Anyone can appraise a 203k, right? You might think so but we see this all too many times that they don't have a clue in many cases. This year alone if I turned them in to their licensing boards they would be fined at a minimum. USPAP - Uniform Standards of Professional Appraisal Practice says you must be competent to accept an assignment, so when they get the assignment they typically take it as their fees have been cut for no good reason...
There are two values that are needed for an FHA 203k loan, one is the "as is" value and the other requires an "after improved" value appraisal. Why did I say it that way? Originally there were two appraisals required but in 1995 this was thought to be an excessive cost to the borrower. It was relaxed and today only one appraisal is required but two values need to be determined.
"As Is" value appraisal in the old days required the appraiser to go out and find homes that were like the subject in condition, quality and design but in most cases it was impossible to get any information about the boarded up home next door that is being sold by an asset manager who doesn't have the time to talk to anyone, especially an appraiser. We'll come back to how we arrive at the "as is" value in a little while. Since the latest 4000.1 handbook came out there are some lenders requiring two appraisals again.
"After Improved" value is simple right... NOT. The concept is simple. The appraiser just appraises the home as though it were complete. This is not an easy task if you don't have the experience. This year alone we have had to go back to the appraiser and remind them of what their task was. The appraiser should consider their "scope of work" and that is to appraise the home or small income unit "as though completed" that means all that rhetoric about the fire and all the garbage that is stacked up around the property, and the broken driveway that is being completely removed and replaced with a new one is out of place. If you are appraising this home as though completed then it has a "new driveway" not a broken one that is falling apart, etc. HUD wanted a lender to buy back a loan the other day due to a comment about what used to be on the site as opposed to what will be on the site at the end of the project so this is serious business. I think we have that one solved now but the appraiser had to clean up the report by adding an addendum. If you talk about the three burned out houses on the site and go from there when at the end it is one newly updated house you will be failing to follow your "scope of work". The fact that a barn and six cows were there at one time in the past has no place in a report that is about what will be there upon completion. The cows and the barn will no longer exist will they? Take the time to educate yourself as these type mistakes will not only cause delay in closing these 203k loans but they may get someone mad enough at your lack of knowledge about your job to turn you in for a USPAP violation that could cost you a lot more than the course on how to appraise these animals. Don't get me wrong here, there are a whole bunch of appraisers who do know how to appraise these critters, and kudos to those, you are doing a wonderful job.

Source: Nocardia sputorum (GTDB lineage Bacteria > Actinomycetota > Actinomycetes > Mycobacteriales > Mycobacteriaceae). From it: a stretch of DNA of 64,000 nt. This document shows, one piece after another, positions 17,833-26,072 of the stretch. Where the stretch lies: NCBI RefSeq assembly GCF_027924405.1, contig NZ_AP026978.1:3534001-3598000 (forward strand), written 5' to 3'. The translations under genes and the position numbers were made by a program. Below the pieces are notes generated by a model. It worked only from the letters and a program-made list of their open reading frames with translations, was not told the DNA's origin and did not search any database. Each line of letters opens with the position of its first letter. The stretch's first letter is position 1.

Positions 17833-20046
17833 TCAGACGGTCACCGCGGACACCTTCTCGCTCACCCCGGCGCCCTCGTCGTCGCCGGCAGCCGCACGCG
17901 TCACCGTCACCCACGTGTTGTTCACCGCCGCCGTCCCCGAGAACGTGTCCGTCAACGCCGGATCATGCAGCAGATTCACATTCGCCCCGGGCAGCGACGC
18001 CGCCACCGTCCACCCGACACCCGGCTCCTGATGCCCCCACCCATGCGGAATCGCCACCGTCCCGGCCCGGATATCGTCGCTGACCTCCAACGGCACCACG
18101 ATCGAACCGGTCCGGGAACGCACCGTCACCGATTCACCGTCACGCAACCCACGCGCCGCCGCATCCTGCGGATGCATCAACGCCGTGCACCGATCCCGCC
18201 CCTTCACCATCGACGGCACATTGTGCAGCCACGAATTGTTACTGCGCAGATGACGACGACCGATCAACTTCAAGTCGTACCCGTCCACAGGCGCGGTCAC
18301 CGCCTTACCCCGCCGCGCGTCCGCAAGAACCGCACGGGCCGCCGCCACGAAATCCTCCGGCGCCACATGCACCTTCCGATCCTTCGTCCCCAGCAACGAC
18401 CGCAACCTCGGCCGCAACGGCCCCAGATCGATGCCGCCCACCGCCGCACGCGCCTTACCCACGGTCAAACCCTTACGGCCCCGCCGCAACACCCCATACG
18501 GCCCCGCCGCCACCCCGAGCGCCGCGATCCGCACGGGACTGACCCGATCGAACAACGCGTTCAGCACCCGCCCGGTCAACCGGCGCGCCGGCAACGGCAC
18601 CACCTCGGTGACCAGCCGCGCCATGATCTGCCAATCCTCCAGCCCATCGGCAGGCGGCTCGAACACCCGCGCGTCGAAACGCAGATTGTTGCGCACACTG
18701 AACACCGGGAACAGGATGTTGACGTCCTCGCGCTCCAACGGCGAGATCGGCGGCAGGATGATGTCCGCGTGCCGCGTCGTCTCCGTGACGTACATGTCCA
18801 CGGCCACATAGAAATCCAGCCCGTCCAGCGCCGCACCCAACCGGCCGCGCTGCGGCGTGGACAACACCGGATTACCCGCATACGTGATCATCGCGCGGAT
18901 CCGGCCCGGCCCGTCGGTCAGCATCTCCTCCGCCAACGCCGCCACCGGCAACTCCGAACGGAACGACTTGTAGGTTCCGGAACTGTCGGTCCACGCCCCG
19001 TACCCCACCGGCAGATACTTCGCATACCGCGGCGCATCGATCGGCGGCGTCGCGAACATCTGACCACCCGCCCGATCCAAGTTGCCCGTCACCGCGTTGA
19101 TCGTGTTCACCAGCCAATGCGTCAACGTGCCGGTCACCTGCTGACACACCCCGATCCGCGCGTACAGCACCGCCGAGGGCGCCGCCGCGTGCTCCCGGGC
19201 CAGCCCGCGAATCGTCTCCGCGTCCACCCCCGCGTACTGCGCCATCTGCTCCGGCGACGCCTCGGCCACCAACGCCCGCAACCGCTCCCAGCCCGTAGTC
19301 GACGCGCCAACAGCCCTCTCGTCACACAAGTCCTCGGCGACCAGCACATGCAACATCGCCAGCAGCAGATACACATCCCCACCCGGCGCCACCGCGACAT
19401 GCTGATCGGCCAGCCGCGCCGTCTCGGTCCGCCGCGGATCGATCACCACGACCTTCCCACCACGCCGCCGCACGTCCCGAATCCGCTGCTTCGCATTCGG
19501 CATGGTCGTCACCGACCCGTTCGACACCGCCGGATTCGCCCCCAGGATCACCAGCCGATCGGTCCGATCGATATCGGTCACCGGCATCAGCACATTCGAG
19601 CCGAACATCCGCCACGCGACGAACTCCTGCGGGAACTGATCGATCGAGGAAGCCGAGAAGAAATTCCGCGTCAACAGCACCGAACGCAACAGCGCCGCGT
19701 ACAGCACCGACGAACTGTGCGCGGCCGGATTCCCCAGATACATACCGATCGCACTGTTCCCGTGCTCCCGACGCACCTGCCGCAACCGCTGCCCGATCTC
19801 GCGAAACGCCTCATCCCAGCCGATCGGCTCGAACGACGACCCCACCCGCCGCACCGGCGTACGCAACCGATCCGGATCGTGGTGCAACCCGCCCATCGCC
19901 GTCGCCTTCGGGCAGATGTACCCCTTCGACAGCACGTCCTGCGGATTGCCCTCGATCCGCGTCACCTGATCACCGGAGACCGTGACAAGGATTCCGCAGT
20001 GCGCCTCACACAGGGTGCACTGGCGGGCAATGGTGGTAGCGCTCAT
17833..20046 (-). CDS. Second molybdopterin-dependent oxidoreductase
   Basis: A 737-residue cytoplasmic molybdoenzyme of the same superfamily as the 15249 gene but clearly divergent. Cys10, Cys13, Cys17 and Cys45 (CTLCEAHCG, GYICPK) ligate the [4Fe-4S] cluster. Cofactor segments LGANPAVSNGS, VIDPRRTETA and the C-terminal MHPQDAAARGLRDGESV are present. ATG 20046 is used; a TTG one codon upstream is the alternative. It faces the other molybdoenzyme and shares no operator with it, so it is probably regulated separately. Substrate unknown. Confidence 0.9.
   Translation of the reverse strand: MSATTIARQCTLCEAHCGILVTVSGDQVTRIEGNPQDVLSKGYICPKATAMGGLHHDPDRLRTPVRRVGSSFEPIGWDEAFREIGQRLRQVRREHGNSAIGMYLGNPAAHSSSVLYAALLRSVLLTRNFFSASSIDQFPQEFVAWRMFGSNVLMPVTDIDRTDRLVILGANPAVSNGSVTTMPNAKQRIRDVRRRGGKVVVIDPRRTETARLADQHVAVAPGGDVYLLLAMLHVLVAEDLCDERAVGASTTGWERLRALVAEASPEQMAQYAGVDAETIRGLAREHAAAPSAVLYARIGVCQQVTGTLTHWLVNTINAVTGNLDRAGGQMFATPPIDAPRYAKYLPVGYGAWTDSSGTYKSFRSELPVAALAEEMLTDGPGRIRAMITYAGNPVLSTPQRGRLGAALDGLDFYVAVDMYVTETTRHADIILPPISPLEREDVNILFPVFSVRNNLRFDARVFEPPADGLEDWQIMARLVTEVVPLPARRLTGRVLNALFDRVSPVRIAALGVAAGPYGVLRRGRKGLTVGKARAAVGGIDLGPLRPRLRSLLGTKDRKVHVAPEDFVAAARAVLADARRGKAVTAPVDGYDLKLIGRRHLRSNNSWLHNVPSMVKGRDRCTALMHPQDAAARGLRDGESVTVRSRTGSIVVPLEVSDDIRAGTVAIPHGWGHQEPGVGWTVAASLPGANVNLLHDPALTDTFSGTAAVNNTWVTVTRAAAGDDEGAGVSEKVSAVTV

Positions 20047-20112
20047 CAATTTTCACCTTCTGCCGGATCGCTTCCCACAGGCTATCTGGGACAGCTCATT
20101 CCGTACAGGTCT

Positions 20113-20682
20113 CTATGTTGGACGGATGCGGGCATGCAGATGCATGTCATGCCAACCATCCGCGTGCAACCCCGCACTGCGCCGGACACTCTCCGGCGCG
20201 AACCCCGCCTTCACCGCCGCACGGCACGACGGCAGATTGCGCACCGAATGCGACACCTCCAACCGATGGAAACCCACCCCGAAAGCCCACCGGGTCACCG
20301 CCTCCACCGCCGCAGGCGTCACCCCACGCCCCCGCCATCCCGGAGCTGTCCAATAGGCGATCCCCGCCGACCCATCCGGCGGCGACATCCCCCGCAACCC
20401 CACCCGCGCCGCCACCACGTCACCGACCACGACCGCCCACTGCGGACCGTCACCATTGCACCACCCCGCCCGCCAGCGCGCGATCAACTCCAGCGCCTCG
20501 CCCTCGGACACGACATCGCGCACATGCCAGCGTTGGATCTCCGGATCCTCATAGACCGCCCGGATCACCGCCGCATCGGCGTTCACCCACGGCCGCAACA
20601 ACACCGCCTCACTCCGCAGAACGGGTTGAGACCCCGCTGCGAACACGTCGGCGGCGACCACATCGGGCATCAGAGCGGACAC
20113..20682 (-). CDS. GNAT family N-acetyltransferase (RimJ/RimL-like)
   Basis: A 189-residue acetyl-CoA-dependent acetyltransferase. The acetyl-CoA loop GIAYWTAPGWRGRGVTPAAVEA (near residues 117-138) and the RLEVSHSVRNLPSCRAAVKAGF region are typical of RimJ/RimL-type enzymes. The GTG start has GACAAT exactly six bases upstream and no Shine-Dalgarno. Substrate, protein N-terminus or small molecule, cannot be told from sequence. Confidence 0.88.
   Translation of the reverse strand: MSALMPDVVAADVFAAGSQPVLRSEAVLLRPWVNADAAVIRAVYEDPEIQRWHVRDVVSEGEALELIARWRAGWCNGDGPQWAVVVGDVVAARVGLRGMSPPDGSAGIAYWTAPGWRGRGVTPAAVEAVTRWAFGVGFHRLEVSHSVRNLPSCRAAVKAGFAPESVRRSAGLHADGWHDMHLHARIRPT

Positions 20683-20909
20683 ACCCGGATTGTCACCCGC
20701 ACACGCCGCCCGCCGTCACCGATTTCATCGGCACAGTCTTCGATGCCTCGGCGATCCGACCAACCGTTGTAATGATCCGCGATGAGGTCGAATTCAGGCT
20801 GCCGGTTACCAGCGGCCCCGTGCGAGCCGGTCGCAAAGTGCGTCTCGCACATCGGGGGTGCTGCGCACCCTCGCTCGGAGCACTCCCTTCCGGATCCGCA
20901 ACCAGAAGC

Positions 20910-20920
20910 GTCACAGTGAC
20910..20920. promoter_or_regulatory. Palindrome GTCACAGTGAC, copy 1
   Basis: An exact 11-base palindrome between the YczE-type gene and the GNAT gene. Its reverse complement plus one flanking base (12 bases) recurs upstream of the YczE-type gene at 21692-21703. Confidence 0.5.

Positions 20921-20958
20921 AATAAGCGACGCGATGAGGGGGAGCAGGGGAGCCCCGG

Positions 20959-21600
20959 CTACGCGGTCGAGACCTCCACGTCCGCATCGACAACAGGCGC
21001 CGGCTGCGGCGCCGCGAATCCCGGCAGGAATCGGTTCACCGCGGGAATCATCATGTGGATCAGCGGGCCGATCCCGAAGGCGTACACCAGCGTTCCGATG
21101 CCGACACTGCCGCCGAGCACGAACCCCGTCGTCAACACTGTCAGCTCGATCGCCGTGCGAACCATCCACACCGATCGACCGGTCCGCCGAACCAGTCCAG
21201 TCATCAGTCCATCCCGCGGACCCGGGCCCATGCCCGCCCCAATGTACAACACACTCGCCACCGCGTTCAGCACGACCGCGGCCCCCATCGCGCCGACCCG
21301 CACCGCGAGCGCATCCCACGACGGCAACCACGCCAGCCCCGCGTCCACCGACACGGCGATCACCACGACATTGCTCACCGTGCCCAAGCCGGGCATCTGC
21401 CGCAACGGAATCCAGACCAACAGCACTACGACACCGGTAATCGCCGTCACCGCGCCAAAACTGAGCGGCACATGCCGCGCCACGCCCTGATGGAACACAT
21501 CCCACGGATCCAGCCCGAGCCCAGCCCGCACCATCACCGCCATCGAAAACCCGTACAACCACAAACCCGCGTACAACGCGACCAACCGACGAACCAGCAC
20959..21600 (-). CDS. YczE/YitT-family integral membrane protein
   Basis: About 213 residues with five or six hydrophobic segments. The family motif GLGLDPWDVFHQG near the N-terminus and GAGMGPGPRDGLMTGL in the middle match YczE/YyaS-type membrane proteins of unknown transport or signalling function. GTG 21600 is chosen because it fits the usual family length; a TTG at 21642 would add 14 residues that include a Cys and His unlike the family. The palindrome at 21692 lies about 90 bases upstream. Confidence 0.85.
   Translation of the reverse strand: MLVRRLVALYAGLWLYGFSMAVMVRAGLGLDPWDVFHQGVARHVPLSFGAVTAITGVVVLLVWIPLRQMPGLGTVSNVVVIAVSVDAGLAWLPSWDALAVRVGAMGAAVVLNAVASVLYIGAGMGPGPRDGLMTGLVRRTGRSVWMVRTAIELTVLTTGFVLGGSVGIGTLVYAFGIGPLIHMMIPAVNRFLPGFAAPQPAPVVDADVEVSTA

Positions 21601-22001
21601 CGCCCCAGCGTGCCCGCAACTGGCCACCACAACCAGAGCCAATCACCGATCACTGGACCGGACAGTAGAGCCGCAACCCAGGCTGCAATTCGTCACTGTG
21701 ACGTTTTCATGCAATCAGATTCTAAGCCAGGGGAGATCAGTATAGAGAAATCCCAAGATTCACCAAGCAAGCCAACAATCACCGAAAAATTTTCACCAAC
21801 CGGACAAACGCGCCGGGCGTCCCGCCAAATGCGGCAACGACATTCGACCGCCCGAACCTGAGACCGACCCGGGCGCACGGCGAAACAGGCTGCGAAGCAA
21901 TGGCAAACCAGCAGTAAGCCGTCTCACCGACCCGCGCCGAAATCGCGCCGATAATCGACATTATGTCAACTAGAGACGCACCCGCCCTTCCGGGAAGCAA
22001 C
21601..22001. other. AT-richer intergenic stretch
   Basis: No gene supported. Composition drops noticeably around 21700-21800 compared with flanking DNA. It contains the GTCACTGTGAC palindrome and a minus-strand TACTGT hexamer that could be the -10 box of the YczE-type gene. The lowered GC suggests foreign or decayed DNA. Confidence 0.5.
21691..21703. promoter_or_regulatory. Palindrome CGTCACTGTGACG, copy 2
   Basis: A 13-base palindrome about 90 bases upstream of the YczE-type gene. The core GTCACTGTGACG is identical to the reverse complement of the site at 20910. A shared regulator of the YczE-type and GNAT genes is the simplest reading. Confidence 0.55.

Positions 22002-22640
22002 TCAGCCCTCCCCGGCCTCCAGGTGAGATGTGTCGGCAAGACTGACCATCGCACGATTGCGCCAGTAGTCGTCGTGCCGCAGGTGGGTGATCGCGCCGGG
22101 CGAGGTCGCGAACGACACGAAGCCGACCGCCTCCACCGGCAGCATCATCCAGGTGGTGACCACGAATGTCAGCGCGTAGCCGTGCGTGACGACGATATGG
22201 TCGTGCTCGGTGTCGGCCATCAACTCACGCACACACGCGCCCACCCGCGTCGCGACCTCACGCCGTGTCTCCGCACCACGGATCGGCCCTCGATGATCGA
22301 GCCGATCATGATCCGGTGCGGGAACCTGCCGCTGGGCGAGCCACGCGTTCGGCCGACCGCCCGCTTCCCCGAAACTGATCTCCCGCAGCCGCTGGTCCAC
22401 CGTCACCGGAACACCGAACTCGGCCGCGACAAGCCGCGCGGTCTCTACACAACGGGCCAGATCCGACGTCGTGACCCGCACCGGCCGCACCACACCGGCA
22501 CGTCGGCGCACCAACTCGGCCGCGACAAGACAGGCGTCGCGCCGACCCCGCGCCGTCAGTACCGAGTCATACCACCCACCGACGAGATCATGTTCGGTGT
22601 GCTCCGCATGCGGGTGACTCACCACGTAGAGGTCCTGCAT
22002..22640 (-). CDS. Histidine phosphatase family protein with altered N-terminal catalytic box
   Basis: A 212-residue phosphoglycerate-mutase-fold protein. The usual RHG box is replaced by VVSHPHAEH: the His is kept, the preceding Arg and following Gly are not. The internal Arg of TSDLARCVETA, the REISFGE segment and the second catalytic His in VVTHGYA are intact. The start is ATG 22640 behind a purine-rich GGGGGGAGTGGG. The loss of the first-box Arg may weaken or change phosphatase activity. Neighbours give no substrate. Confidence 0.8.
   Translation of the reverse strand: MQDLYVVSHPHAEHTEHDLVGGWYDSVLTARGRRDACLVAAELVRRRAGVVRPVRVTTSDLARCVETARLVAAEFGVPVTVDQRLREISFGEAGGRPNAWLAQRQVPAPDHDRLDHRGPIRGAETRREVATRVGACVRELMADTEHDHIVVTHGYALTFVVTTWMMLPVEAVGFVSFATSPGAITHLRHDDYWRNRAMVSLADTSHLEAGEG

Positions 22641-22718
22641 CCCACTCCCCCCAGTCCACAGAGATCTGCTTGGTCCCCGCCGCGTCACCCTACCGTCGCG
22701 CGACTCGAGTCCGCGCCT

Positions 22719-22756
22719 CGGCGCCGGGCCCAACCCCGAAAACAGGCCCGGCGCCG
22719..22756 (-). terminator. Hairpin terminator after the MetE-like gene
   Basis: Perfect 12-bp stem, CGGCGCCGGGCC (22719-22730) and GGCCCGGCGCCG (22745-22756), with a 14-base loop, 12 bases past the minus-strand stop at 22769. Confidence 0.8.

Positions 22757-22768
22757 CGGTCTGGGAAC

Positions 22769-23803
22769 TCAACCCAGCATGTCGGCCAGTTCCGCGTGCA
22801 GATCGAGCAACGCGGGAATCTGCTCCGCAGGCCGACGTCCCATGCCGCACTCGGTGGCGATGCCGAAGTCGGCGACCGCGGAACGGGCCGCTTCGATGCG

So now we arrive at an "after improved" value what happens next? There are a couple ways to arrive at an "as is" value that are acceptable.